Supplementary Materials

Supplementary materials are available online at


This study was funded by the National Basic Research Program of China (973 Program: 2015CB553604); and by the Ph.D. Programs Foundation of Ministry of Education of China (J20130084). The funders have no role in study design, data collection and analysis, decision to publish, or preparation of the manuscript.

Author Contributions

B.Y. and D.L. contributed to the concept and data design. M.-Q.S. and Z.-H.L. collected data. B.Y. and M.-Q.S. analyzed and interpreted data. B.Y. drafted the article. D.L. critically revised the article and approved articles. All authors read and approved the final manuscript.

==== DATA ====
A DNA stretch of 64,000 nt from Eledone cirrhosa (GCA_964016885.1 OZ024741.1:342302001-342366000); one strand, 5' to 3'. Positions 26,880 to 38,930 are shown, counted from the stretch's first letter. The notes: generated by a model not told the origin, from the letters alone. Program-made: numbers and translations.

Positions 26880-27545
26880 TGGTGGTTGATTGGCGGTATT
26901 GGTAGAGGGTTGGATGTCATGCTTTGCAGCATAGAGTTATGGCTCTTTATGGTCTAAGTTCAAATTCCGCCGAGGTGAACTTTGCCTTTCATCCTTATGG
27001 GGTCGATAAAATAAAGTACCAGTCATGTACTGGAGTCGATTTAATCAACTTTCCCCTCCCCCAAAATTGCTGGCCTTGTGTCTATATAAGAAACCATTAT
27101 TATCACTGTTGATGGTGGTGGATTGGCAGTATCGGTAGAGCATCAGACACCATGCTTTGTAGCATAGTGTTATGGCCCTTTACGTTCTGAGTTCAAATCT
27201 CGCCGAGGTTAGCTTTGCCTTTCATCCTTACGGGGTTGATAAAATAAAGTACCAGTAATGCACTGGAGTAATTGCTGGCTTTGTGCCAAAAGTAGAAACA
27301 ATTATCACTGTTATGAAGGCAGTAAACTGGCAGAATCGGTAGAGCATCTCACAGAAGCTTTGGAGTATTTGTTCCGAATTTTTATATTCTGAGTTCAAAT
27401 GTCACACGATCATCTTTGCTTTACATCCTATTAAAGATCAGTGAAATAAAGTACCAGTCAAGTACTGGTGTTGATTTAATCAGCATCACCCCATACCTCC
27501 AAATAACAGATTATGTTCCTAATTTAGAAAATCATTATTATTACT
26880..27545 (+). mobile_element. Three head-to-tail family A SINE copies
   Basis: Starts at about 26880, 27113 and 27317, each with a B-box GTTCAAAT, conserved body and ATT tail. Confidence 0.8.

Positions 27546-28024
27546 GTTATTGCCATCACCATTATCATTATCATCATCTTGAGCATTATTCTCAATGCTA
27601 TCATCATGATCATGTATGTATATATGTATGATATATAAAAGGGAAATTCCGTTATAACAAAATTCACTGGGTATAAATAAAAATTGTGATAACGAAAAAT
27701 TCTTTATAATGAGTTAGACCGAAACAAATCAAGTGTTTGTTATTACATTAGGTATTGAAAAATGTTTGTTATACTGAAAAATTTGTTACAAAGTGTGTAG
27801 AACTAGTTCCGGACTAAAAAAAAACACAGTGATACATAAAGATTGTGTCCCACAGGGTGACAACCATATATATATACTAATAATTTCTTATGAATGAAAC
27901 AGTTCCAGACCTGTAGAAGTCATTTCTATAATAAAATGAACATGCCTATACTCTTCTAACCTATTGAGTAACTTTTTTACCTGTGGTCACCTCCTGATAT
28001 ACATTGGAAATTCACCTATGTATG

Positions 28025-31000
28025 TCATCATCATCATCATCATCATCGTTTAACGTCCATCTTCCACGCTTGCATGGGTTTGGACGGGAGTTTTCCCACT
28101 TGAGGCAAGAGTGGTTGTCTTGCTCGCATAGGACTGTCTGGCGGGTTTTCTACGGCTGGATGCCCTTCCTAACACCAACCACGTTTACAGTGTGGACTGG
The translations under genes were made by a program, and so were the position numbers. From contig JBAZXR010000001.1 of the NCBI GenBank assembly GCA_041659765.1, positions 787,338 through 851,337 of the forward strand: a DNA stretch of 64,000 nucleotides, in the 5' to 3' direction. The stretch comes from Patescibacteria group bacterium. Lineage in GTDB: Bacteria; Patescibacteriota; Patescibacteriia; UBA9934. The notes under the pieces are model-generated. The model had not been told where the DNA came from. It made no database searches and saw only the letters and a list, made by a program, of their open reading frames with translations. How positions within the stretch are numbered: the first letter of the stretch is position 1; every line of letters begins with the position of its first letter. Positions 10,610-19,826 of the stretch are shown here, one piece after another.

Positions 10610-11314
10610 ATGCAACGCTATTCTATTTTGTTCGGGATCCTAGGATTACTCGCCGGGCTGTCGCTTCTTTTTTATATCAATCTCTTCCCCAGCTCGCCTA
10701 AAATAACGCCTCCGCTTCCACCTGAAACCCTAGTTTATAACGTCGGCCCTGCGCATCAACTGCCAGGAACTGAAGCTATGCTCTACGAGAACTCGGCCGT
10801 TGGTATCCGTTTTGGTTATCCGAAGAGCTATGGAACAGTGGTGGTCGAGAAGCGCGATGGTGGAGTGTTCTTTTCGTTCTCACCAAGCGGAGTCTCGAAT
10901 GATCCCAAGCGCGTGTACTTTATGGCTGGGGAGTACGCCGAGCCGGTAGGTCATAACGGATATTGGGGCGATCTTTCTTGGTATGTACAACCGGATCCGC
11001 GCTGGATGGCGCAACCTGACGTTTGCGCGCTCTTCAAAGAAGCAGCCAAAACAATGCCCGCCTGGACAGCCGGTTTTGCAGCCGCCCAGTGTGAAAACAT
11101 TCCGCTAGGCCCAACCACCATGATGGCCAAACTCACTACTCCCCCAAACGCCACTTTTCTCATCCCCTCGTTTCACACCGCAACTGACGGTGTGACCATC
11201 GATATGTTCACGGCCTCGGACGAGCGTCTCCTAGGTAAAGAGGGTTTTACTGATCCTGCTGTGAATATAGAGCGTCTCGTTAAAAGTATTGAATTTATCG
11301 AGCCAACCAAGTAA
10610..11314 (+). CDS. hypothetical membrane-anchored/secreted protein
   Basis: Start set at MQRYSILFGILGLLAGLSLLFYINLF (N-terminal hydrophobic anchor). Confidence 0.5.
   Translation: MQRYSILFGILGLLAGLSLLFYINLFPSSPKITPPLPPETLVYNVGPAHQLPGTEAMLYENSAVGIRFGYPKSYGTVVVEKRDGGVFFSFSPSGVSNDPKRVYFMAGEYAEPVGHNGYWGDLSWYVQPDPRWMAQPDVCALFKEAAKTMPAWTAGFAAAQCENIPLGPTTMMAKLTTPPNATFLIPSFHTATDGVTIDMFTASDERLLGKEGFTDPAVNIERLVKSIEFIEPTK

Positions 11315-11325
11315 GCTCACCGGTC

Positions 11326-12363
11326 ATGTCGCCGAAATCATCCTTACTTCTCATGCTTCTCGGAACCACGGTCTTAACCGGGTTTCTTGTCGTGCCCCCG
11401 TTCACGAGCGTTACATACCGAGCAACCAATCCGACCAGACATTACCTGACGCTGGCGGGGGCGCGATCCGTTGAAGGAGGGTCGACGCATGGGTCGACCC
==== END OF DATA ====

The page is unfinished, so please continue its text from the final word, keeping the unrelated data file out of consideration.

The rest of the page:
Conflicts of Interests

The authors declare no conflict of interest.


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Yang, B.; Shi, M.-Q.; Li, Z.-H.; Yang, J.-J.; Li, D. Fish, Long-Chain n-3 PUFA and Incidence of Elevated Blood Pressure: A Meta-Analysis of Prospective Cohort Studies. Nutrients 2016, 8, 58.

AMA Style

Yang B, Shi M-Q, Li Z-H, Yang J-J, Li D. Fish, Long-Chain n-3 PUFA and Incidence of Elevated Blood Pressure: A Meta-Analysis of Prospective Cohort Studies. Nutrients. 2016; 8(1):58.

Chicago/Turabian Style

Yang, Bo, Mei-Qi Shi, Zi-Hao Li, Jian-Jun Yang, and Duo Li. 2016. "Fish, Long-Chain n-3 PUFA and Incidence of Elevated Blood Pressure: A Meta-Analysis of Prospective Cohort Studies" Nutrients 8, no. 1: 58.